Swedish asset managers warn against latest pension reforms
A Swedish lobby group for fund managers has warned that planned reforms of the country’s Premium Pensions System (PPM) could reduce competition and limit savers’ choices.
The PPM – a state-run platform for private pension savings – is undergoing major changes to its range of funds, including new rules raising the bar for providers offering products. The changes mean a third of options previously available are likely to be removed from the platform.
Fredrik Nordström, chief executive of the Swedish Investment Fund Association (Fondbolagens förening), acknowledged in a column in business newspaper Dagens Industri that the Swedish Pensions Agency’s power to procure funds for the PPM platform could push down fees.
However, he added: “At the same time, there are a large number of disadvantages of procured solutions. They reduce competition and run the risk of leading to forced displacement of savers’ capital when new procurements change the selection of funds.”
Nordström said there was no doubt that stricter requirements and enhanced consumer protections had already had an effect after the first phase of the PPM reform. These changes – together with effective supervision from the Swedish Financial Supervisory Authority – would lead to consumer protection for all savers, he said.
However, instead of evaluating the changes that had now been implemented, politicians in Sweden wanted to continue with reforms, Nordström said, with a government inquiry now looking at replacing the current fund marketplace’s offering through procurement.
“We run the risk of having a concentration of power with a few giant funds [that are] in practice state-controlled,” he said.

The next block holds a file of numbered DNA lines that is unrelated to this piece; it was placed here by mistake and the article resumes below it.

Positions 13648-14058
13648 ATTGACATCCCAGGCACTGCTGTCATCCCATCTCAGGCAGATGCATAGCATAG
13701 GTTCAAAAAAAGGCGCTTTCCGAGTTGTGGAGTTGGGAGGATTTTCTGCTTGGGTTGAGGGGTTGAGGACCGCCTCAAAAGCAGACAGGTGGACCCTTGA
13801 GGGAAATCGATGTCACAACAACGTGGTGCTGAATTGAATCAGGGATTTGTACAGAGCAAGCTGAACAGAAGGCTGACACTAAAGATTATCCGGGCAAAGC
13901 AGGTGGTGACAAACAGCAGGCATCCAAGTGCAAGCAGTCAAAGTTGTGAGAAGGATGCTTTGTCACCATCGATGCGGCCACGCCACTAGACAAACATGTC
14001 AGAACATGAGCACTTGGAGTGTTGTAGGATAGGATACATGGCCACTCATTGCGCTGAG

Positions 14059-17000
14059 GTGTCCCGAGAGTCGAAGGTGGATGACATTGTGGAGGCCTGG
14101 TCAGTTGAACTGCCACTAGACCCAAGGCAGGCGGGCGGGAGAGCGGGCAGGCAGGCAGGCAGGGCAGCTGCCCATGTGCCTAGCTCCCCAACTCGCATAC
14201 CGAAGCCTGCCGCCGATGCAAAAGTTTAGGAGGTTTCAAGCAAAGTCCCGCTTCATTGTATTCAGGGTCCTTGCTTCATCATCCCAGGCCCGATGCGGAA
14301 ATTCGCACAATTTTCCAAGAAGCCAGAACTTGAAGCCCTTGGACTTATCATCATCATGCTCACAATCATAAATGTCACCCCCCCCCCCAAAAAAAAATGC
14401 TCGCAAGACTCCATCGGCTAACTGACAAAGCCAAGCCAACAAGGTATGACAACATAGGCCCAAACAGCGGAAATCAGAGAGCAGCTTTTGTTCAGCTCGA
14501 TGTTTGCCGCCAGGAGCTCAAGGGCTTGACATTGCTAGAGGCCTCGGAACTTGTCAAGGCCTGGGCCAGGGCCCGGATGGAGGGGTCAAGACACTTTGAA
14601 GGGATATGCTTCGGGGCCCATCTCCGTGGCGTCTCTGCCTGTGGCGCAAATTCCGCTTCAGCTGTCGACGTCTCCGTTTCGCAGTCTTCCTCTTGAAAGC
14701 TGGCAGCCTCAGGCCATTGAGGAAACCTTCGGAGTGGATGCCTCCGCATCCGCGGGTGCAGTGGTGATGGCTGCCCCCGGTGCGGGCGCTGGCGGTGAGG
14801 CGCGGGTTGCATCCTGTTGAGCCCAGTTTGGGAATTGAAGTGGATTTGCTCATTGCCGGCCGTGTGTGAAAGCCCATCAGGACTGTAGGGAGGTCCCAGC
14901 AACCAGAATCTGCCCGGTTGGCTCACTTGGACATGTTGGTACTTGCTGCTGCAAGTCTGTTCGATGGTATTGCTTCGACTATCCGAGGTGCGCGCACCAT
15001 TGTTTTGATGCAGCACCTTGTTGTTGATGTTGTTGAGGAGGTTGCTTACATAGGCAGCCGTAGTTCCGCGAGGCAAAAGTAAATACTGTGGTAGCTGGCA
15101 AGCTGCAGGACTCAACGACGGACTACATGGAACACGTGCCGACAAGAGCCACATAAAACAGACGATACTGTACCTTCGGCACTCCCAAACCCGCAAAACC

The Swedish Investment Fund Association has 49 member companies that collectively manage around 90% of fund-based saving in Sweden.
Pensions Agency drives down costs
Separately, the Swedish Pensions Agency, which manages the PPM, reported that from 11 May it would pass on SEK8.4bn to fund savers.
Of this total, SEK4.7bn came from discounts given by fund managers and SEK3.6bn came from “inheritance gains” from customers who died, the savings of whom were passed on to other customers.
This total was up from SEK7.9bn in the previous year, according to the agency’s figures.
“The discount means that funds within the premium pension have low fees, which in the long term gives a considerably higher premium pension for the individual savers,” said Erik Fransson, head of the agency’s funds marketplace department.
The agency also reported that its fees to PPM savers decreased to SEK494m this year, from SEK803m in 2018. The reduction was the result of the paying off of a loan granted to the PPM to fund its creation.